Inner Voice (inner_v0ice) wrote in medeaphiles,
Inner Voice
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How Medea and Hedda Gabler Combine Tradition and Unconventionality

Today I'm taking a break from spamming the community with my art stuff---instead I'm spamming it with my old essays. ^_~
I highly doubt that anyone in here is interested in stealing a high-schooler's Literature essays. But this is f-locked anyway so no Googlesearching will accidentally find it either. XD

An essay about Medea is, of course, going to involve me making statements based on how I personally see her character. If you agree or disagree with any of what I say about her, please feel free to tell me!
And if any Medea and/or Euripides experts see this amateur saying something completely off-the-wall, feel free to verbally smack me...^_^;;;



How Medea and Hedda Gabler Combine Tradition and Unconventionality


       Unconventional women, thoroughly defying all norms of feminine behavior—that is how the eponymous heroines of Euripides’ Medea and Henrik Ibsen’s Hedda Gabler are often seen. But, in truth, the two women are far more obedient to convention than they seem, although in contrasting ways. Medea has the same dreams and desires as an ordinary Greek woman, although circumstances drive her to shocking actions; while Hedda is exactly the reverse. This combination of propriety and unconventionality could be said to contribute to both plays’ plot and message; however, it is debatable whether the playwrights did this intentionally, or whether they were simply products of their time and could not imagine women completely liberated from their traditional roles.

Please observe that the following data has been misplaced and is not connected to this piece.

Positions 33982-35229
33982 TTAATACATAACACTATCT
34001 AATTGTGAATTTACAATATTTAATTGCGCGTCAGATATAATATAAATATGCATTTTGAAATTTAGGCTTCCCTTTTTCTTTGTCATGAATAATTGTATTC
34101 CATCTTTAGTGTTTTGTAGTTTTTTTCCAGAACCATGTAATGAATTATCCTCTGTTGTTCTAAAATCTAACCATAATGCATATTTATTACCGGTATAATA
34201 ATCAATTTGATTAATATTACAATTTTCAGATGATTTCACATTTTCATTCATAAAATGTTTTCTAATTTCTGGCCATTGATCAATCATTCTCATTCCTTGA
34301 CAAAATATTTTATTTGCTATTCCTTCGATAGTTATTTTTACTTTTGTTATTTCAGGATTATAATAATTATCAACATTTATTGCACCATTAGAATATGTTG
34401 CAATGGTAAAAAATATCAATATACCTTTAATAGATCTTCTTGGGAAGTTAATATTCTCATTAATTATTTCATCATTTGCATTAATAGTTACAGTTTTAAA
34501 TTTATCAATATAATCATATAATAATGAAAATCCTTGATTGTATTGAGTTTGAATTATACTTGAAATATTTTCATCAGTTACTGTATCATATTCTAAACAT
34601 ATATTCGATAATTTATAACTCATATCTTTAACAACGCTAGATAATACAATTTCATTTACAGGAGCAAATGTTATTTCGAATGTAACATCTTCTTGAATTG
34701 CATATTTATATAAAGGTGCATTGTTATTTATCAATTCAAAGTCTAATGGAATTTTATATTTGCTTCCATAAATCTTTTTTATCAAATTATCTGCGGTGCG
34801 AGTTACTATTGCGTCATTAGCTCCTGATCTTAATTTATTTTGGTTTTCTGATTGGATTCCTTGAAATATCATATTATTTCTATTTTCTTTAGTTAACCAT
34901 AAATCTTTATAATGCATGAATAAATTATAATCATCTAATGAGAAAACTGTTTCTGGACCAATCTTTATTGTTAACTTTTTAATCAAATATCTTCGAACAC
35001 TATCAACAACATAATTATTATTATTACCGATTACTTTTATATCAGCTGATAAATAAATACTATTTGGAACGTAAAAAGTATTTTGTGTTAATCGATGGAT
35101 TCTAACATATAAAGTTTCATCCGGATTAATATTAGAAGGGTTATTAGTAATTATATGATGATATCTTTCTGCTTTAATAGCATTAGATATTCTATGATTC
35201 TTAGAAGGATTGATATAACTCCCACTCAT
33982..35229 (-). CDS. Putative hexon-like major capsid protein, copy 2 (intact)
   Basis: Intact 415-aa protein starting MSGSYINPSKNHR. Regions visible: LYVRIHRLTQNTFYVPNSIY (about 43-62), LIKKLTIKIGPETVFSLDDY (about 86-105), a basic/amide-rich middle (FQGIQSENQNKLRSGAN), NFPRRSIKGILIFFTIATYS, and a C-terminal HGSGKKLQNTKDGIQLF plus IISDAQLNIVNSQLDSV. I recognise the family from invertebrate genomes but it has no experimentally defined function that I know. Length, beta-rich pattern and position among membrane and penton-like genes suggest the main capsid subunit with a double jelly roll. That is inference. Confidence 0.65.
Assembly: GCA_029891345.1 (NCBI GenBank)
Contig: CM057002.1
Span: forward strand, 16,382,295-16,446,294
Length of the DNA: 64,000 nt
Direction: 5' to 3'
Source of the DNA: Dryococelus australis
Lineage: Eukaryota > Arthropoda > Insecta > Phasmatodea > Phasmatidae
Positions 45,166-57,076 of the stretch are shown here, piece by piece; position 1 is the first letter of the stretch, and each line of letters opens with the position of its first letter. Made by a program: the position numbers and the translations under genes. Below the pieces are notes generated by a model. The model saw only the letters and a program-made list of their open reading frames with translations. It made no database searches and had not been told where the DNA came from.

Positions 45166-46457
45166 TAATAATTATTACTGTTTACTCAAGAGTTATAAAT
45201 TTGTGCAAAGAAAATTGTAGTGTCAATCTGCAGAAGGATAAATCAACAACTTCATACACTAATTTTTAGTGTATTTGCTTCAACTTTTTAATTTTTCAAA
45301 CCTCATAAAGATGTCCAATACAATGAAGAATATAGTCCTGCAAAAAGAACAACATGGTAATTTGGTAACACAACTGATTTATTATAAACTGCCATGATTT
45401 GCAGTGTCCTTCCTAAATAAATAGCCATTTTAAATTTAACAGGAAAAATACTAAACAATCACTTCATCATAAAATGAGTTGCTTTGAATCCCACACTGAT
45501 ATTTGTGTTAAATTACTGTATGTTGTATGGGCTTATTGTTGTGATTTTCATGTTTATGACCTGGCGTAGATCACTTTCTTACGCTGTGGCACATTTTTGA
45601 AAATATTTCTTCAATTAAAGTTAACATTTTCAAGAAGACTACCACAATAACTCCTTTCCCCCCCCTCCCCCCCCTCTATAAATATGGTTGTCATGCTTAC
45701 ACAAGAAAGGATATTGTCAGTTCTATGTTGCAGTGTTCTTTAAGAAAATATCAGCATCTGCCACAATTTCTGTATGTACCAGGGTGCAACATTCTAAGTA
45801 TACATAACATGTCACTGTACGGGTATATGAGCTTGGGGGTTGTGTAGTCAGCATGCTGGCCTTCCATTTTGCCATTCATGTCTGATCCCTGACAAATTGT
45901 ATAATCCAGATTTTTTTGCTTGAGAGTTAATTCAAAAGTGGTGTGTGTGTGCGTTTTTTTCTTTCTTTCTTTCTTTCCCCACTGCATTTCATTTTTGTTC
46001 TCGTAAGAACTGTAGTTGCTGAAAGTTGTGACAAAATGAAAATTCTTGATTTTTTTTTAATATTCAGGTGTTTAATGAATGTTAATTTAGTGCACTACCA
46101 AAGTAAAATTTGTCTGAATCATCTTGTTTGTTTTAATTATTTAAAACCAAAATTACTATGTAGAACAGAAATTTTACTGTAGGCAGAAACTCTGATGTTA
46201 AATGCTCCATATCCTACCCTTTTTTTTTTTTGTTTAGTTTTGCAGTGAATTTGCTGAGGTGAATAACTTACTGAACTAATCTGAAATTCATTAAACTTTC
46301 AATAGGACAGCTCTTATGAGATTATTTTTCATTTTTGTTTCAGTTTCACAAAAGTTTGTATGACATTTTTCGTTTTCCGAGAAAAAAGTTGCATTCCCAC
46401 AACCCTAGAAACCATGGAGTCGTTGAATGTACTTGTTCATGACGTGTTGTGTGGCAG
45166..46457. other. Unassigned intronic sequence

Medea is a traditional Greek wife in many ways; and the spectacular collapse of her marriage with Jason can be seen as the exception rather than the rule. There is evidence throughout the play that she had a very traditional attitude towards family life, treasuring her children and respecting her husband and his authority over her. In the opening monologue, the Nurse describes the couple’s blissful life together: Medea had “come with Jason and her children to live here/ In Corinth; where, coming as an exile, she has earned/ The citizens’ welcome; while to Jason she is all/ Obedience—and in marriage that’s the saving thing,/ When a wife obediently accepts her husband’s will.” (Euripides 17) The fact that Medea had won the approval of the people of Corinth proves that she was not blatantly unconventional; that, in the years before Jason abandoned her for Creon’s daughter, she had acted in an acceptable manner for a wife and mother. To Jason she was “all obedience,” meaning that despite the strength of her fearsome magical powers, she accepted Jason as the master of the house and her own lord, maintaining the traditional Greek family structure. The idea of Medea’s willing subordination of herself to Jason is supported by her own grief-stricken cry, “Jason was my whole life…” (Euripides 24). Medea also believes in the traditional Greek idea that it is one of a wife’s most essential duties to bear her husband sons, and that a wife who did not do so was nearly worthless. She says, “… you have the wickedness/ To turn me out, to get yourself another wife,/ Even after I had borne you sons! If you had still/ Been childless I could have pardoned you for hankering/ After this new marriage.” (Euripides 31), meaning that even she, with her fanatical possessiveness of Jason, thought he would have had the right to take a new wife if she had failed in her duties by remaining childless. This shows how important children are to Medea’s worldview—it seems that she almost feels that a woman is incomplete without them.